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class A
{
public:
    int get(void){return stuff;}
    void set(int s){stuff = s;}

private:
    int stuff;
};

int _tmain(int argc, _TCHAR* argv[])
{
    A a;
    A b();
    A* ap = new A;
    A* bp = new A();
}

I don't know what the difference is between the four lines in main() exactly and which situations I might use one versus the other (other than being on the stack or heap). I noticed that the fourth line actually initializes "stuff" to 0, whereas the other lines do not. The second line doesn't seem to be anything at all, which seems odd.

Question: What is each line's tradeoffs/meanings (in main())? Whether to use parens or not is confusing to me.

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marked as duplicate by jrok, Walter, EdChum, Emile, dandan78 Nov 2 '13 at 21:20

This question has been asked before and already has an answer. If those answers do not fully address your question, please ask a new question.

2  
Don't use new. b is not an object. By elimination, the only remaining option is a. –  Kerrek SB Nov 1 '13 at 17:02
6  
For starters, A b(); doesn't construct an object. Its a function declaration. –  WhozCraig Nov 1 '13 at 17:03
    
Partly relevant stackoverflow.com/q/620137/1171191 –  BoBTFish Nov 1 '13 at 17:05
    
a is a local variable and it will be "freed" when it goes out of scope (at the end of the code block), bp object will still exist when its pointer goes out of scope unless you explicitly delete it. –  SJuan76 Nov 1 '13 at 17:06

2 Answers 2

up vote 9 down vote accepted
A a;

That's default-initialisation. Since there's no default constructor, each data member is default-initialised; so a.stuff is left with an indeterminate value.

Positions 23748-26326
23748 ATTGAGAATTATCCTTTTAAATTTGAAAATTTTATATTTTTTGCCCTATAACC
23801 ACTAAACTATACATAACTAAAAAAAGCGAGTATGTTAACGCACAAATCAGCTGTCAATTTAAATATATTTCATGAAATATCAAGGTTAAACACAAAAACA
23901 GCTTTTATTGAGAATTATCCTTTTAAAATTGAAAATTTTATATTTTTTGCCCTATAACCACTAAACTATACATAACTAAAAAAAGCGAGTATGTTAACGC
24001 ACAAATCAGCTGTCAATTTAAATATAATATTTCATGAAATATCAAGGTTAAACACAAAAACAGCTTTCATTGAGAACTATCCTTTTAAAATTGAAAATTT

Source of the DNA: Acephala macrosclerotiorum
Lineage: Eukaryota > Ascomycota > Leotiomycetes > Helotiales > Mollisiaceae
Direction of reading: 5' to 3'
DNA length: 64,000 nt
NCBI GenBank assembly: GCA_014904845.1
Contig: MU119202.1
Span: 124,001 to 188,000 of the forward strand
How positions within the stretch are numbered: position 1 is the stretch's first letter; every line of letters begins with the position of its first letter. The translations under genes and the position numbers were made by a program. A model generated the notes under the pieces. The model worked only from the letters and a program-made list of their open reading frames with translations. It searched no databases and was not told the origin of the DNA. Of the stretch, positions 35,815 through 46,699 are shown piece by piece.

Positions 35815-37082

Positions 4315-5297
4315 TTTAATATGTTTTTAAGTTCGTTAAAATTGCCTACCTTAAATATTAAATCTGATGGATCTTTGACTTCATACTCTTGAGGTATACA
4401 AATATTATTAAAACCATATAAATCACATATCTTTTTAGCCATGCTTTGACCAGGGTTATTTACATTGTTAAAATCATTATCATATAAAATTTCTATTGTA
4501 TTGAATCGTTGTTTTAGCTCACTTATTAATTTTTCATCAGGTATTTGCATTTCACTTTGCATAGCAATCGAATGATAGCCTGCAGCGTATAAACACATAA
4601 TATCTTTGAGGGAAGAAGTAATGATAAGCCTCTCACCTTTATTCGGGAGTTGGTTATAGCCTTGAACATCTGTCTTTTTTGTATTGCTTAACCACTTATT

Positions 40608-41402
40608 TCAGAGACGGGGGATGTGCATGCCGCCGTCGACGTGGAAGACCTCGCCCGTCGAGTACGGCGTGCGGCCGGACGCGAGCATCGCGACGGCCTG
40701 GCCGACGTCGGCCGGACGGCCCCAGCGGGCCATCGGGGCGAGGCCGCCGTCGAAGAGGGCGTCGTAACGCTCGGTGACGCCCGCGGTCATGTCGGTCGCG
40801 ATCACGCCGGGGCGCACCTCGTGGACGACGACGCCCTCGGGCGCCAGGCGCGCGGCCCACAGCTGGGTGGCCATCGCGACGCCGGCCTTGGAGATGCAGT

A b();

That declares a function. It doesn't create an object.

A* ap = new A;

That dynamically allocates an object, and default-initialises it as described above. Since you never delete it, the memory is leaked. You shouldn't use new unless you really need a dynamic lifetime; and when you do, you should usually use smart pointers to delete it at the right time, avoiding leaks.

A* bp = new A();

That dynamically allocates an object and value-initialises it. Since there's no default constructor, it value-initialises each data member; so bp->stuff is initialised to zero. Again, the memory is leaked.

If the class had a default constructor, then default- and value-initialisation would be identical; both would call the constructor.

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int _tmain(int argc, _TCHAR* argv[])
{
    A a; // creates a local automatic variable of type A
    A b(); // See Most Vexing Parse
    A* ap = new A; // creates a new object of type A on the heap using the default constructor (which the compiler implements for you since you didn't declare one)
    A* bp = new A(); // creates a new object of type A on the heap using value initialization (effectively the same as above).
}

Most Vexing Parse

In general, you will use A a; the vast majority of the time. A b(); does not declare an instance of an object. The dynamic memory versions (which would also require corresponding deletes), should only be used if rare cases, and should be wrapped in smart pointer templates (e.g. std::unique_ptr, std::shared_ptr) or as part of std containers (e.g. std::vector, std::list). It is very rare that you will have to create something on the heap and manage it yourself.

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